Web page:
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Repudiation can be an expensive mistake for employers

The Supreme Court of Victoria has ordered an employer to pay damages in excess of $420,000 for repudiating a senior employee’s contract of employment.[1]

The case serves as an important reminder for employers that on top of the practical consequences of repudiation (e.g. the inability to enforce any post-employment restraint), repudiation can also have costly financial consequences.

BACKGROUND

In a recent Victorian Court of Appeal decision[2], the Court held that Crowe Horwath (Aust) Pty Ltd (CHA) could not enforce post-employment restraints in its contract of employment with Mr Loone (the Managing Principal of CHA’s Launceston office) after it engaged in conduct which amounted to repudiation of Mr Loone’s contract of employment. The Court found that CHA had repudiated the contract in deciding to:

  • exclude Mr Loone’s performance on a transaction from the calculation of his bonus
  • introduce a new incentive model resulting in a component of Mr Loone’s bonus being deferred
  • implement organisational changes resulting in a significant reduction in Mr Loone’s responsibilities and status.

HOW DID THE COURT ASSESS DAMAGES?

In assessing damages, the Court compared the financial position of Mr Loone if CHA had not engaged in repudiatory conduct with his financial position as a result of the termination of his employment. The Court said that had it not been for CHA’s repudiatory conduct, Mr Loone would have remained employed for a further 12 months.

CHA contended that it was unlikely that Mr Loone would have remained employed for 12 months given the impending organisational restructure which would have resulted in the termination of his employment on six months’ notice (or pay in lieu of notice) in accordance with his employment contract.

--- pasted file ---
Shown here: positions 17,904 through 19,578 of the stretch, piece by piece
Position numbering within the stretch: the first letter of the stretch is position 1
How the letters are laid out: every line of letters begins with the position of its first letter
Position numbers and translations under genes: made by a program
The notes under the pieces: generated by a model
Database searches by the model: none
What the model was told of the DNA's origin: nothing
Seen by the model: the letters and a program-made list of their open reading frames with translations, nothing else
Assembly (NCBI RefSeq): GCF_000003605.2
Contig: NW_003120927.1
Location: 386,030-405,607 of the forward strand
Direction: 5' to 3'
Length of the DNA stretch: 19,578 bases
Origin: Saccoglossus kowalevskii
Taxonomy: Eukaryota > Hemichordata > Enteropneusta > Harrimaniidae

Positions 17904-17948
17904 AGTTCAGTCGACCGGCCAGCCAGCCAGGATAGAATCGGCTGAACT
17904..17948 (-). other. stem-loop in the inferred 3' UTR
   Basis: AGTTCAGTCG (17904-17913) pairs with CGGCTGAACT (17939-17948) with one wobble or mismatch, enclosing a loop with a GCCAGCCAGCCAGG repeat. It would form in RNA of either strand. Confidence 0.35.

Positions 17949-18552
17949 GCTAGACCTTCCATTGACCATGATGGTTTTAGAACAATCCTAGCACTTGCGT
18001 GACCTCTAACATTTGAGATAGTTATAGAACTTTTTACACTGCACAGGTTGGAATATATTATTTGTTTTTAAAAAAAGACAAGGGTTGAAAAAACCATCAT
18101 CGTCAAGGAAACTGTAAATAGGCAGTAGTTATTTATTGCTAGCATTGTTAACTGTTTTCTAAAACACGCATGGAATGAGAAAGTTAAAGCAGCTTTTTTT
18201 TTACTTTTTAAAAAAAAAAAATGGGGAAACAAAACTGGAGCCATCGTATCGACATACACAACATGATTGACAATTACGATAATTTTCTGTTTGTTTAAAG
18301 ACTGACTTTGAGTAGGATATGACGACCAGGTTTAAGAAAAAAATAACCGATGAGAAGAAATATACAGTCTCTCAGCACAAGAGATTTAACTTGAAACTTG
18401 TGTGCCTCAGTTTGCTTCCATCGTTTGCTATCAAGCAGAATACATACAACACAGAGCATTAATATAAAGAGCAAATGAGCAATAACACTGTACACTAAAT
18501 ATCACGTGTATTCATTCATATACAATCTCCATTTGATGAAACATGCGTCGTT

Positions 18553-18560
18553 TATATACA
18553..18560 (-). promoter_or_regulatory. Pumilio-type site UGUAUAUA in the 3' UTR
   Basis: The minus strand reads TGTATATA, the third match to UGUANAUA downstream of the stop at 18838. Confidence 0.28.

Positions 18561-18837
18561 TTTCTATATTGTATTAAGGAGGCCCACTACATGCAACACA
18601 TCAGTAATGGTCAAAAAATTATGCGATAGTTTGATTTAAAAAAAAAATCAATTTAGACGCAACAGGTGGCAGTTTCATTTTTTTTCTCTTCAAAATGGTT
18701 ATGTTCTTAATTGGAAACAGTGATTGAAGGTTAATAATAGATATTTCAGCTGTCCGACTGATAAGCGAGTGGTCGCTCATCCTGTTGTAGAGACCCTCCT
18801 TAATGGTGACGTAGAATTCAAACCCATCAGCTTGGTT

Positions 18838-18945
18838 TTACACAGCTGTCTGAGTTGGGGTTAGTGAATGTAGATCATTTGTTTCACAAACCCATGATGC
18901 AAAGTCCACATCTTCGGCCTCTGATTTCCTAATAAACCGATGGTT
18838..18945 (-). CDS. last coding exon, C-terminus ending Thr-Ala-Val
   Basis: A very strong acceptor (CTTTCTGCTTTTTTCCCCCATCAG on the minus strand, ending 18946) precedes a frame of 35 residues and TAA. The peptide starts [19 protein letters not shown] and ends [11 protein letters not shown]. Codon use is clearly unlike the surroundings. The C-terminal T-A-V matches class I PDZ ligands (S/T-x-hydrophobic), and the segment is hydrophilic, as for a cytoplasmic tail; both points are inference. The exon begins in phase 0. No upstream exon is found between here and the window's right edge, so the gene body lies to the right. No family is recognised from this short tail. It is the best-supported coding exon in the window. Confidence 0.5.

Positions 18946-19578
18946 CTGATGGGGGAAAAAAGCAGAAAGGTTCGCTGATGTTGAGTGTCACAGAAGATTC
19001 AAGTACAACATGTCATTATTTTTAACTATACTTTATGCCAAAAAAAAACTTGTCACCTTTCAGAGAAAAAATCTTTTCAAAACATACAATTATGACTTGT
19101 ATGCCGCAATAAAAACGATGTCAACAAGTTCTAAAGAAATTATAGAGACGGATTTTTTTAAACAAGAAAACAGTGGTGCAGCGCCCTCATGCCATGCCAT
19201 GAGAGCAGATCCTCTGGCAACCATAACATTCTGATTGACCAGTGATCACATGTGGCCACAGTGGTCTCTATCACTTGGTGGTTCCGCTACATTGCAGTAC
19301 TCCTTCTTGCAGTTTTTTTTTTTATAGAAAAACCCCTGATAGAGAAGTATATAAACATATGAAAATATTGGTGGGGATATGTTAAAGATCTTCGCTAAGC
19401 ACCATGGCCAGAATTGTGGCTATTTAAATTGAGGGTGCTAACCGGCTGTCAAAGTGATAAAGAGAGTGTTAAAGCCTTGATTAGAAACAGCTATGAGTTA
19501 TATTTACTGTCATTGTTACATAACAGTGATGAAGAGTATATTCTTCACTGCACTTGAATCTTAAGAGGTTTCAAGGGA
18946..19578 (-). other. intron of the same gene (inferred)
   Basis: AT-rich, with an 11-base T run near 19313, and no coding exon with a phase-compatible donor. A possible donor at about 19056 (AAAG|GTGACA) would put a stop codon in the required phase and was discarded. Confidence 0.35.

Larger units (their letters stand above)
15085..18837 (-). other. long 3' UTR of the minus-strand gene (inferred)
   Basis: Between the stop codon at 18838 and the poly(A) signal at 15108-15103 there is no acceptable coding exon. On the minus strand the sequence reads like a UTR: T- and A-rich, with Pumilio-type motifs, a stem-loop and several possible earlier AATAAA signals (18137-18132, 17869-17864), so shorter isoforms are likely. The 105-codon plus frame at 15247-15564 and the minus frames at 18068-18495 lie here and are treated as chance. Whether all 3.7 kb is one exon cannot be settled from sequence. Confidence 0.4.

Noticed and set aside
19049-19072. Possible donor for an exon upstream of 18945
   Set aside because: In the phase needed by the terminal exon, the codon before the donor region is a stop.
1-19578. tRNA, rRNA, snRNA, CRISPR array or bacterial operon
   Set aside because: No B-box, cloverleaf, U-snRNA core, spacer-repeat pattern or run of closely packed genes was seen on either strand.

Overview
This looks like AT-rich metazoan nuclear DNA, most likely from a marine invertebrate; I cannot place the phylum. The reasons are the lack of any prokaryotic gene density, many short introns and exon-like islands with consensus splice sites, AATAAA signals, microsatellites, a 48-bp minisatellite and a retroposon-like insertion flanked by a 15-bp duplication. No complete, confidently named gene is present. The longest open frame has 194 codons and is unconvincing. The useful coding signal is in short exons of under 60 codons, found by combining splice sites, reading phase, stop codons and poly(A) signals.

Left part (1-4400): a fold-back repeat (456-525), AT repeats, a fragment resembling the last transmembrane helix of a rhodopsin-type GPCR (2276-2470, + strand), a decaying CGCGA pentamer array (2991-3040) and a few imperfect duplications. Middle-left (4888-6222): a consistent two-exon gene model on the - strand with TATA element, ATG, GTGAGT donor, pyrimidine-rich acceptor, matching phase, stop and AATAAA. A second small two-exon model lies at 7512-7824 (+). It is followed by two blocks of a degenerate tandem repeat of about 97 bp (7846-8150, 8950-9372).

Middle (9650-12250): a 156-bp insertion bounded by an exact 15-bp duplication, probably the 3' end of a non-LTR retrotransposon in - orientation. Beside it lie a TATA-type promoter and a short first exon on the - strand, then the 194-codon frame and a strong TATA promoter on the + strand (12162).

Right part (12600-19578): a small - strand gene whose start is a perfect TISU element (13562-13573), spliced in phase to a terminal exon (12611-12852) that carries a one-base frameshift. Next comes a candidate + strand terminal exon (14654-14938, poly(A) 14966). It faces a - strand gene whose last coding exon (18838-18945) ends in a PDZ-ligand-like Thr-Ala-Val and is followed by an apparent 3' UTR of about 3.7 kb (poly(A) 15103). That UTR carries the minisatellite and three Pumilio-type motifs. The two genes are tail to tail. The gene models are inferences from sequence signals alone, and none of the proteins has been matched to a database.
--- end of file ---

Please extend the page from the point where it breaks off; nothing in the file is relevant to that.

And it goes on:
CHA sought to invoke the ‘least burdensome’ principle which meant that it was entitled to perform its contract with Mr Loone in the manner ‘least burdensome’ to it (i.e. to lawfully terminate Mr Loone’s employment on six months’ notice (or pay in lieu)).

The Court rejected CHA’s argument and held that the ‘least burdensome’ principle did not operate automatically simply because it would reduce the quantum of damages. Bearing in mind that one of the reasons the Court said CHA repudiated the contract was by implementing organisational change, it said that if it reduced the quantum of damages on the basis that CHA would have exercised its right to terminate Mr Loone’s employment in connection with the organisational restructure, it would lead to a reduction of CHA’s liability to pay damages “by reason of the very same conduct held to be repudiatory”. This was inconsistent with the principle that Mr Loone should be awarded damages that fairly and adequately compensated him for the loss or injury suffered by reason of CHA’s wrongful conduct.

Mr Loone was awarded more than $420,000 in damages comprising his salary, superannuation and bonus entitlements for 12 months.

LESSONS FOR EMPLOYERS